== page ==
WOMMA's Sernovitz Still Parroting That I'm Spreading Myths

Andy Sernovitz wrote a response to my iMedia piece from a couple weeks ago, obviously miffed that it didn’t exactly cast Word of Mouth Marketing in a positive light. Like he tends to whenever I write something critical of Word of Mouth Marketing, he claims I don’t understand what Word of Mouth Marketing is. I’m growing tired of the semantic game and the parroting of the incorrect notion that I somehow don’t know what Word of Mouth is.

The main point of my piece was to drive a wedge between what I call Conversational Marketing and what some of WOMMA’s member companies call Conversational Marketing. There are two schools of thought laying claim to the same terminology, and my article was my way of saying, in part, “This one is ours. Lay off.”

Why did I think it necessary to try to drive that wedge? Word of Mouth marketers have laid claim to a number of different terms to describe the wide variety of techniques they employ. There’s “Word of Mouth Marketing” itself, there’s “Buzz Marketing,” “Stealth Marketing,” "Pass-along Marketing" and probably at least another dozen variants. I’m saying that “Conversational Marketing” shouldn’t be part of that lexicon, given that it was used to describe not a Word of Mouth technique, but a communications philosophy. That philosophy was grounded in the cluetrain manifesto and various bottom-up approaches to changing how marketing works today.

Andy said in his response to my piece:

People often think that word of mouth is all about street teams or what Hespos calls "using compensated agents." It's just not what we do.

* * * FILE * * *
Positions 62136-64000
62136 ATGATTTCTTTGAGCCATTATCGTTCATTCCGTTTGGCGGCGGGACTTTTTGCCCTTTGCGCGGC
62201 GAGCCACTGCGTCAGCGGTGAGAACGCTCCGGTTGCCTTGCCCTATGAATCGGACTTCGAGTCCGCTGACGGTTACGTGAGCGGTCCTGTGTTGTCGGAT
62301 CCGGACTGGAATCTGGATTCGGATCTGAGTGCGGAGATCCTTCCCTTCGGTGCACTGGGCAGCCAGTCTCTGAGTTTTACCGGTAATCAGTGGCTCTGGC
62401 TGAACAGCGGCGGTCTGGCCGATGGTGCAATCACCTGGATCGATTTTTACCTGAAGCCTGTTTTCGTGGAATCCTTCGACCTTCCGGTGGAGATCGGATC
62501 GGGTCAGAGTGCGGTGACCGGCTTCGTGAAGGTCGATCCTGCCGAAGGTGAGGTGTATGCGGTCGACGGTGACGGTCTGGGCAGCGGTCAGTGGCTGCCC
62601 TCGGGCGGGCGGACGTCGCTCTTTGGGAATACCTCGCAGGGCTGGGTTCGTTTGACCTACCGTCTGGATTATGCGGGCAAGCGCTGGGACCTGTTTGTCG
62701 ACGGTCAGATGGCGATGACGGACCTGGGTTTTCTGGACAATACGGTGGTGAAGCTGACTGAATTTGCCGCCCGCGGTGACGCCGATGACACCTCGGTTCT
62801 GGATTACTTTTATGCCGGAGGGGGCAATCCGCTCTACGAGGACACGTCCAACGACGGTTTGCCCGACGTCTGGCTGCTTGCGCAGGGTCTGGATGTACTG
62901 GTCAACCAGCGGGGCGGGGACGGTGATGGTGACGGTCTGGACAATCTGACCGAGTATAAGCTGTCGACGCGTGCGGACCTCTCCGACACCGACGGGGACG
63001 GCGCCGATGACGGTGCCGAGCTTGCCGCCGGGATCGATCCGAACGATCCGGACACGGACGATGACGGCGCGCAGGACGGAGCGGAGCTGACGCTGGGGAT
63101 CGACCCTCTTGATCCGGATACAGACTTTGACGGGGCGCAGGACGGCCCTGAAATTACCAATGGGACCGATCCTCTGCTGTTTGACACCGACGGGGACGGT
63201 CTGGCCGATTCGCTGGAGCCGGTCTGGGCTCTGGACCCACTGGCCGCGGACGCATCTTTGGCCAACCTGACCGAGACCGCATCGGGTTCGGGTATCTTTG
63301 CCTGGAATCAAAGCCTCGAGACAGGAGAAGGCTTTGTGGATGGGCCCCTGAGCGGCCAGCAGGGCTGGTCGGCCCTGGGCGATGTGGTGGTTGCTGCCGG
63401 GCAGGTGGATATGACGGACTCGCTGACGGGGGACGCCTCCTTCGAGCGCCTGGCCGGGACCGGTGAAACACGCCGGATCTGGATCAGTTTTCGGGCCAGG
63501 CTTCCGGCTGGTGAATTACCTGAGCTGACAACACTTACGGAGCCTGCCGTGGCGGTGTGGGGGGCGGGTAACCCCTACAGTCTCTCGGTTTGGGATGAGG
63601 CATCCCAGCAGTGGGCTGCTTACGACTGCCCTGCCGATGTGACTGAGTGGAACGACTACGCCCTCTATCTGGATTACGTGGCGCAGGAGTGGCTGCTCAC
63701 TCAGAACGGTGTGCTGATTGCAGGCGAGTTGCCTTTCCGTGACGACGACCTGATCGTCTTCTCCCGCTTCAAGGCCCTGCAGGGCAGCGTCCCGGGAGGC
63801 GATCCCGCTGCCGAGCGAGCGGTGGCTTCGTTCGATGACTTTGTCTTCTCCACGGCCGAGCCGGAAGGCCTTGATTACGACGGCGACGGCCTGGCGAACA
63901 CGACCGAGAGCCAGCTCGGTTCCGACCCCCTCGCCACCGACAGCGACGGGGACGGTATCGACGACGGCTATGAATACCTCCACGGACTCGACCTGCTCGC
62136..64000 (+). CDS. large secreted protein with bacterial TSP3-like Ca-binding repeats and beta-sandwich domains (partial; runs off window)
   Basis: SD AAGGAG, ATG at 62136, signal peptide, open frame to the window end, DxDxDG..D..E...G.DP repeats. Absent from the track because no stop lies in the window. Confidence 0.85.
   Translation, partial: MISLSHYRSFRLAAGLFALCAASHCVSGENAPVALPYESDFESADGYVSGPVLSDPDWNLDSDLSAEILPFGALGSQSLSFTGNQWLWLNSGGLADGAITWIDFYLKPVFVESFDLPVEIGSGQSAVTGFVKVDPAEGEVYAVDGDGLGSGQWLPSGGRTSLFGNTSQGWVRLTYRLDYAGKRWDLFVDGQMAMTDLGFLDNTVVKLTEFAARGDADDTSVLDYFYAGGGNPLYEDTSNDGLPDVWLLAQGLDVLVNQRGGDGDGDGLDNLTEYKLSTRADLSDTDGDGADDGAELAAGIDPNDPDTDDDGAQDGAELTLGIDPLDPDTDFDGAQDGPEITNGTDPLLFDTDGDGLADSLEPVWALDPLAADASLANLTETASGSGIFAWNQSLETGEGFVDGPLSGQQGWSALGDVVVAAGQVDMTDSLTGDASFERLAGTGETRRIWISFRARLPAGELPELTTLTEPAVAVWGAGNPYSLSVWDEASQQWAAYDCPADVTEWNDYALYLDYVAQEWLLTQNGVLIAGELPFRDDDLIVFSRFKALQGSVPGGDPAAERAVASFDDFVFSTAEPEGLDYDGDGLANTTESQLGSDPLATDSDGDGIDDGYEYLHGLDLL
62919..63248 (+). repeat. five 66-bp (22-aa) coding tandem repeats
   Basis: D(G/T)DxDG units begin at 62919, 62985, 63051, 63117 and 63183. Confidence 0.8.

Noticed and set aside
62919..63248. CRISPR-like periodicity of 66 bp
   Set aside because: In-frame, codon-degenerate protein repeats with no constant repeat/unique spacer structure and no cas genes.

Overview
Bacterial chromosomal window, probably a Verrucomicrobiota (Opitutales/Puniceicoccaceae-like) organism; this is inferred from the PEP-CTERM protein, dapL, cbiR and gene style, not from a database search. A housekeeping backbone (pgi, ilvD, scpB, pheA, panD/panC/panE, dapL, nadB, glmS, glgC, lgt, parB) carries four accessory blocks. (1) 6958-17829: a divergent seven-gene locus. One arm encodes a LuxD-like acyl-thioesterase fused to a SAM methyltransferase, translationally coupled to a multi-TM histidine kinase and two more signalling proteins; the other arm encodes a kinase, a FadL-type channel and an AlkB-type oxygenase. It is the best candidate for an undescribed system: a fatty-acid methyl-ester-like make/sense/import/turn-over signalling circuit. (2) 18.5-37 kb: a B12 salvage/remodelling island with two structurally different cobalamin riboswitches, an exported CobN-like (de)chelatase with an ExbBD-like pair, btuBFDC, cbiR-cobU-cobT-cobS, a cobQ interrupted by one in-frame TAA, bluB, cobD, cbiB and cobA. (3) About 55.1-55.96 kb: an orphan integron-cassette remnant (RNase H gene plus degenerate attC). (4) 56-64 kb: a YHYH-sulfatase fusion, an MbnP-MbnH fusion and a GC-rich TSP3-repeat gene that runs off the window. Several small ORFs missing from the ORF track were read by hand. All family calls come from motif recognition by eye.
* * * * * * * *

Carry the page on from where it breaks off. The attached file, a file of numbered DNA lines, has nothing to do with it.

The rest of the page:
See what’s happening here? When it’s convenient for Andy, he plays the semantic game and barfs up a strawman. I never said anything equating all word of mouth to street teams and using compensated agents. I was talking about Conversational Marketing specifically and why using compensated agents is incompatible with it.

It’s Andy’s argument that because I think all Word of Mouth Marketing consists of street teams and compensated agents, my points must be invalid. Except that’s not what I said. I accused a few “word of mouth marketers” (not all of them, and not WOMMA specifically, mind you) of corrupting the term “Conversational Marketing” and trying to turn it into something else.

To give you an idea of what I’m talking about, try visiting the website of MarketingWorks, Inc., a WOMMA member company. From their website:

MWKS is a leader in conversational marketing (CM) techniques. We are experts in creating genuine consumer enthusiasm, amplifying it, and sharing it. This includes direct-engagement with millions of people, through industry-leading online "buzz" methodologies.These powerful CM methods - including respectfully entering chatrooms, message-boards, blogs, social networks and other targeted online communities - are always opt-in. Once admitted into a recognized community, MWKS’ “Brand Ambassadors” provide clear exchanges with devotees, influencers and interested populations.